Itunes – Free Kesha?

Music amongst my peers has always been a hot topic, everyone does compile their own collection and build it over the years. However, a lot do it differently than others do. As for my part, I have always been an advocate for paying for my music. I believe – as a creative artist myself – that if you choose to create content in order to make a living, it should be protected and therefore be paid for if you choose to make this your full-time job.

My go-to platform to download my songs is iTunes, as it is easily accessible and has a huge, diverse portfolio. As purchases for physical copies declined, iTunes stepped in an transformed the market – also might have accelerated the decline of physical copies. However, it has done a good deal at protecting the copyright for artists and pay them their fair share.


If iTunes would significantly loosen the copyright licenses, it would probably initiate the decline of content being produced. In order to produce content and to afford even just the most simple needs, some sort of compensation is crucial. As sad as it is sometimes, no money, no motivation in proceeding to produce content. Despite these limitations, stripping the money factor away from the music industry could also have it’s advantages. We probably all have heard about Kesha’s lawsuit against Dr. Luke and Sony. A lot of money is involved and where money plays a major role, it’s best friend ‘greed’ is just around the corner. Under a Creative Commons licence the music industry would most likely be a friendlier place, giving artists more creative room to express their artistry. The amount of content would, as a result, decline as artist would make their creative job a hobby on the side.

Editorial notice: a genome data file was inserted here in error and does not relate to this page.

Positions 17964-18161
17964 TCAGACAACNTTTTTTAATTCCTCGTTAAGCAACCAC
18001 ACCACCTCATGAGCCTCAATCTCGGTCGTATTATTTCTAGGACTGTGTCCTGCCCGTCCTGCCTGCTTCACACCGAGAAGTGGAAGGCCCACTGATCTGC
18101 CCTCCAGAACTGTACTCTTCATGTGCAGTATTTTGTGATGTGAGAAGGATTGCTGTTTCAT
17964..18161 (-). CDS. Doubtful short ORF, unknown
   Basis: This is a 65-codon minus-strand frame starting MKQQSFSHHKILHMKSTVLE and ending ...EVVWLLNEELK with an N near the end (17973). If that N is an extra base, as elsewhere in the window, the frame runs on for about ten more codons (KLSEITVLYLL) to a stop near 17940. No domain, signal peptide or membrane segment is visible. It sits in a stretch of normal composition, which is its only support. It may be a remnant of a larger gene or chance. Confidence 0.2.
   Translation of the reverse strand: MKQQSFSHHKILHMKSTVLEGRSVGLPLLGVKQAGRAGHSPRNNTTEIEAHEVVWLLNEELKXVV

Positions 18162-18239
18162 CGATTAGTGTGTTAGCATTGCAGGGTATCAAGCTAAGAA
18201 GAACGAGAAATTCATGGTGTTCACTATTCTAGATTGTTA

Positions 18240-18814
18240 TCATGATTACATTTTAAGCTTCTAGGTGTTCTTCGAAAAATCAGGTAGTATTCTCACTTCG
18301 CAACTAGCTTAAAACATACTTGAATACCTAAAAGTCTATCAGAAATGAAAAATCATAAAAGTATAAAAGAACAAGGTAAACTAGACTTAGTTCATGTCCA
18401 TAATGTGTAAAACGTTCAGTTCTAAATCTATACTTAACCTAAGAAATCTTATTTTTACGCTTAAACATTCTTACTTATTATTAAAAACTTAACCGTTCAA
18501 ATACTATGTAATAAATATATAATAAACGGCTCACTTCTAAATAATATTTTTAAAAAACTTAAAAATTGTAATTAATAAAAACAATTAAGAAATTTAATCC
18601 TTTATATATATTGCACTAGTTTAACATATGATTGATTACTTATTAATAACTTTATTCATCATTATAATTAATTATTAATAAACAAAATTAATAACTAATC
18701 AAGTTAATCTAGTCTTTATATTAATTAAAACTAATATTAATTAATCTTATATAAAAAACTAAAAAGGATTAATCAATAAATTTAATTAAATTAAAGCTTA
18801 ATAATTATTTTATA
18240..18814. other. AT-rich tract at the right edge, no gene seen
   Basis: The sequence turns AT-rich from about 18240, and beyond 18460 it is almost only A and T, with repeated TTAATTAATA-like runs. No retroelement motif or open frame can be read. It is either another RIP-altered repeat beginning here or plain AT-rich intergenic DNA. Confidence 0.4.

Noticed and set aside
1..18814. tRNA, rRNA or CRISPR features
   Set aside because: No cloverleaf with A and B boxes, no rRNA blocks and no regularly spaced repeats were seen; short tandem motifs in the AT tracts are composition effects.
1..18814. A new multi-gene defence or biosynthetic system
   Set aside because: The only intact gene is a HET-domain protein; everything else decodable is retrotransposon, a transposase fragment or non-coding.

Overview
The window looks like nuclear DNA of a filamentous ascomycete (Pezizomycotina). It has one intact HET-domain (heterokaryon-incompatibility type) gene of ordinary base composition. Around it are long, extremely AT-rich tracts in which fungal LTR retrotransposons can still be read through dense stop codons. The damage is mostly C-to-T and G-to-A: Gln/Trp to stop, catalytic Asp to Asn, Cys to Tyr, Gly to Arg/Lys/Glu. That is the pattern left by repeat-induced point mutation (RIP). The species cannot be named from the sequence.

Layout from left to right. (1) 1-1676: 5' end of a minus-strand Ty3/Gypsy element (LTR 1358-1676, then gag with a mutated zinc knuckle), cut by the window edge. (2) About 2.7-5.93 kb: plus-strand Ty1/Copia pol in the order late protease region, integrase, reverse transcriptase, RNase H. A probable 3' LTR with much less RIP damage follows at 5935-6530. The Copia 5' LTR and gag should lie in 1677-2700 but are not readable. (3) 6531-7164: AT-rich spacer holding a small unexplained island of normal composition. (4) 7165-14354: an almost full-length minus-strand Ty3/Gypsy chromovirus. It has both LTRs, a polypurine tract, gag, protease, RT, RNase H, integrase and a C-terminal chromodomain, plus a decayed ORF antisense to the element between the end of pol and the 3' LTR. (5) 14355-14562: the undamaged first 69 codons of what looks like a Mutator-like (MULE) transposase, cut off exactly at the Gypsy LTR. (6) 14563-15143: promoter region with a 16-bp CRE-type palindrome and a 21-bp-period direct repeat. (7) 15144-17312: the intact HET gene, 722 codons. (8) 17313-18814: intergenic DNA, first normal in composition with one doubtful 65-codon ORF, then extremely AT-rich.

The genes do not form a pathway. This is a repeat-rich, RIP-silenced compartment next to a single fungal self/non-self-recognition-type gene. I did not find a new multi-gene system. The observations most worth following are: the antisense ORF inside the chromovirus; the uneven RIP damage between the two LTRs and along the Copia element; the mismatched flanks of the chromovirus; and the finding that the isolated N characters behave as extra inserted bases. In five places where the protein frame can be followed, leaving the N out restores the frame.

What do you think would be the consequences?



1 Comment

  1. Although most of the time I stream my music off Spotify, I do agree that paying for the music is essential to allow artists and producers to pursue their job. Also, if no-one paid for the music it would mean less money going into the music industry which would, in turn, create less quality music for us, the consumers, to buy.


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